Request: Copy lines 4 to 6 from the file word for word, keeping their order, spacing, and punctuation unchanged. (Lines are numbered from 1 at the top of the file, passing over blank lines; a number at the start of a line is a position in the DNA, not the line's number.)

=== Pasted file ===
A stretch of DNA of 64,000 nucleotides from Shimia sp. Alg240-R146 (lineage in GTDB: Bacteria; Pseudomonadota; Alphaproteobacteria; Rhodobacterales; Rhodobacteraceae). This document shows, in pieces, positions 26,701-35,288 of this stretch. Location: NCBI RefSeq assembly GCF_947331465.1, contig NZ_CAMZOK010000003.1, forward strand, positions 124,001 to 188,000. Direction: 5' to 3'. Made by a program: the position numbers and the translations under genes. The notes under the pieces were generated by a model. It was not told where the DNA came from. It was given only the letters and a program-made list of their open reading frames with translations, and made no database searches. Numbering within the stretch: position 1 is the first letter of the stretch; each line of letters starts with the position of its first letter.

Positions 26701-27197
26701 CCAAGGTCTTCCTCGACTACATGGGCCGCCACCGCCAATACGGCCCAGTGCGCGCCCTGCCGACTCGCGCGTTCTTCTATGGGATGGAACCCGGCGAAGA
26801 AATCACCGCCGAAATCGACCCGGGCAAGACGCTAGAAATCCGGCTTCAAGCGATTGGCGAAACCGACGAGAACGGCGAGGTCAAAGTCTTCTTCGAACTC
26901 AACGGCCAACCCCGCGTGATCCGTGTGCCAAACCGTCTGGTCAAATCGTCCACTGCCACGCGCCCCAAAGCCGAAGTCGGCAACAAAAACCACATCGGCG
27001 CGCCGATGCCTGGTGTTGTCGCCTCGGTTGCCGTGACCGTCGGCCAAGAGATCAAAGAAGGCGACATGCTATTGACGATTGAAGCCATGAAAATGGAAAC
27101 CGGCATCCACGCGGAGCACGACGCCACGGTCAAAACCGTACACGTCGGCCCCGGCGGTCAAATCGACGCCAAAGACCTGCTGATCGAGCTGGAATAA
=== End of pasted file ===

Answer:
26801 AATCACCGCCGAAATCGACCCGGGCAAGACGCTAGAAATCCGGCTTCAAGCGATTGGCGAAACCGACGAGAACGGCGAGGTCAAAGTCTTCTTCGAACTC
26901 AACGGCCAACCCCGCGTGATCCGTGTGCCAAACCGTCTGGTCAAATCGTCCACTGCCACGCGCCCCAAAGCCGAAGTCGGCAACAAAAACCACATCGGCG
27001 CGCCGATGCCTGGTGTTGTCGCCTCGGTTGCCGTGACCGTCGGCCAAGAGATCAAAGAAGGCGACATGCTATTGACGATTGAAGCCATGAAAATGGAAAC